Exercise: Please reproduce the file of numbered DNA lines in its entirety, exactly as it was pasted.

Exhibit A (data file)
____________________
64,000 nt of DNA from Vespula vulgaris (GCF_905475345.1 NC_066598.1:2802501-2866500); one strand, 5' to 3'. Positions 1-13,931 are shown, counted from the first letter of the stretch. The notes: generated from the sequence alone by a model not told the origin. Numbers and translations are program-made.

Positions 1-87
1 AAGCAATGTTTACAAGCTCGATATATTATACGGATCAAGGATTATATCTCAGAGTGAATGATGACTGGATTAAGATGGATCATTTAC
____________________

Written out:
64,000 nt of DNA from Vespula vulgaris (GCF_905475345.1 NC_066598.1:2802501-2866500); one strand, 5' to 3'. Positions 1-13,931 are shown, counted from the first letter of the stretch. The notes: generated from the sequence alone by a model not told the origin. Numbers and translations are program-made.

Positions 1-87
1 AAGCAATGTTTACAAGCTCGATATATTATACGGATCAAGGATTATATCTCAGAGTGAATGATGACTGGATTAAGATGGATCATTTAC